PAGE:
If you’ve been reading me for some time, you know I have a tremendous love and appreciation for the arts and design of the past, particularly if one can strike a good balance with the arts of our lifetime to make our comfortable modern lifestyle meaningful. So it’s no secret that prodigious Cologne-based photographer Candida Höfer is one of my all time favorite artists.
Candida studied under Bern Becher and shares that common bond with Thomas Struth, Thomas Ruff and Andreas Gursky, all of whom are maestros of large format interior photography. What distinguishes Candida from the rest of her peers is her technical perfection, saturated colors and extraordinary detail of the EMPTY social spaces she is photographing – be it a museum, library or opera house – capturing, if you will, the forgotten essence of a room. It’s as if she is branding the buildings anew, giving them a 21st century status that many have lost over the years because of our contemporary indifference to our historical past and our present enthusiastic fascination with the modern works of superstar architects and designers from Santiago Calatrava to Philippe Starck.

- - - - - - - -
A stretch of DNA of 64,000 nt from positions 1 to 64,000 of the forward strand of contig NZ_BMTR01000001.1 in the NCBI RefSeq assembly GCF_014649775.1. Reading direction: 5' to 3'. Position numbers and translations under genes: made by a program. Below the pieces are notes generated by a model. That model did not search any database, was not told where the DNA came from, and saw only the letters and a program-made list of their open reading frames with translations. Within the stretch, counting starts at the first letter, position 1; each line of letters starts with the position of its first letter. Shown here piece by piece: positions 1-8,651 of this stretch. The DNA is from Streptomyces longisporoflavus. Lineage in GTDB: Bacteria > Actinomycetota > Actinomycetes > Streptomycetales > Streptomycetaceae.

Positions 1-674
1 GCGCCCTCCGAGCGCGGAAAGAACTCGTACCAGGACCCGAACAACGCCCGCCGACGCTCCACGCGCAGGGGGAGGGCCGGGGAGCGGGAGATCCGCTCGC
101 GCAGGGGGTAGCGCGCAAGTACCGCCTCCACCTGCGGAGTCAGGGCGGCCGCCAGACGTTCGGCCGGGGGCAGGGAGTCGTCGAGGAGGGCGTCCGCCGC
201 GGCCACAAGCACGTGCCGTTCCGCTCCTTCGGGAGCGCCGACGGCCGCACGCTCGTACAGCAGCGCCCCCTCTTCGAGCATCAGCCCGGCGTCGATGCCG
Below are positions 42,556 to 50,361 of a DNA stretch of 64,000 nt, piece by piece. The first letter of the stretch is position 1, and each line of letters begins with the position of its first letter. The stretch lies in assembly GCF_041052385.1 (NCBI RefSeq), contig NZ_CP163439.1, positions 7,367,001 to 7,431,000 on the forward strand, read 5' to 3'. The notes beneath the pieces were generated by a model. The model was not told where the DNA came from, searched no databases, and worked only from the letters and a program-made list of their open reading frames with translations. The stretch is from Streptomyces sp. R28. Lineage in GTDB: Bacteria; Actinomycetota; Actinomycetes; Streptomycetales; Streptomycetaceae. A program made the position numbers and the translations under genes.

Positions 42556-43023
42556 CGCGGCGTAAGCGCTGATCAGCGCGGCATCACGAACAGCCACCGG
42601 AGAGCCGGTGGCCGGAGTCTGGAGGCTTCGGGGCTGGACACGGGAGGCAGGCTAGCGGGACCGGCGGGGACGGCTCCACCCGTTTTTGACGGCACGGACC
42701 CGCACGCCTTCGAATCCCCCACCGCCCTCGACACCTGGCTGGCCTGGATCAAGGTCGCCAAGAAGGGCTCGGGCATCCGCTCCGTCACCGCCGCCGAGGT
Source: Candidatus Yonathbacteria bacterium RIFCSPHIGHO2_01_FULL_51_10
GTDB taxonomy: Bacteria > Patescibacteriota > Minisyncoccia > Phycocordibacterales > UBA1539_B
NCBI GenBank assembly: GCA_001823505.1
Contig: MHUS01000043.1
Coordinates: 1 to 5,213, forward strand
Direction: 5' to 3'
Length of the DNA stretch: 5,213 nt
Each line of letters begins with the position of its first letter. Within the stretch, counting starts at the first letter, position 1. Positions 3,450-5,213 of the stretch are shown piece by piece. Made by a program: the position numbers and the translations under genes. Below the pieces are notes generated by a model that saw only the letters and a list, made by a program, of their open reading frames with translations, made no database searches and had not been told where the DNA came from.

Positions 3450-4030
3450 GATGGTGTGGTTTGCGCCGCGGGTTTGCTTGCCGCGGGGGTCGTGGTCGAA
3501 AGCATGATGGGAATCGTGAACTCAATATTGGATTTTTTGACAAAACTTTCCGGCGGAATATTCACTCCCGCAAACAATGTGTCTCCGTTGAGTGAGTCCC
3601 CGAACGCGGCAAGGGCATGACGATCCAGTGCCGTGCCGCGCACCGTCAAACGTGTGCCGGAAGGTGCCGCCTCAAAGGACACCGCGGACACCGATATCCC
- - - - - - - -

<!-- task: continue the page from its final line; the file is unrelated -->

While her straight front angle approach is stunningly modern, it remains hauntingly chilly and detached. Perhaps it’s her way of revealing the beauty of the details in the structure at their purest, forcing the viewer to appreciate these without being subconsciously distracted by other elements such as the angle of the shot, lighting in the room and people in the space. I totally say, thumbs up!
image credits: © Candida Höfer. The artists is represented by the Sonnabend Gallery, New York; the Yvon Lambert Gallery, Paris; the Johnen Galerie, Berlin; and the Kukje Gallery, Seoul. (top) Salone di Castel Capuano, Naples; (bottom) Trinity College Library, Dublin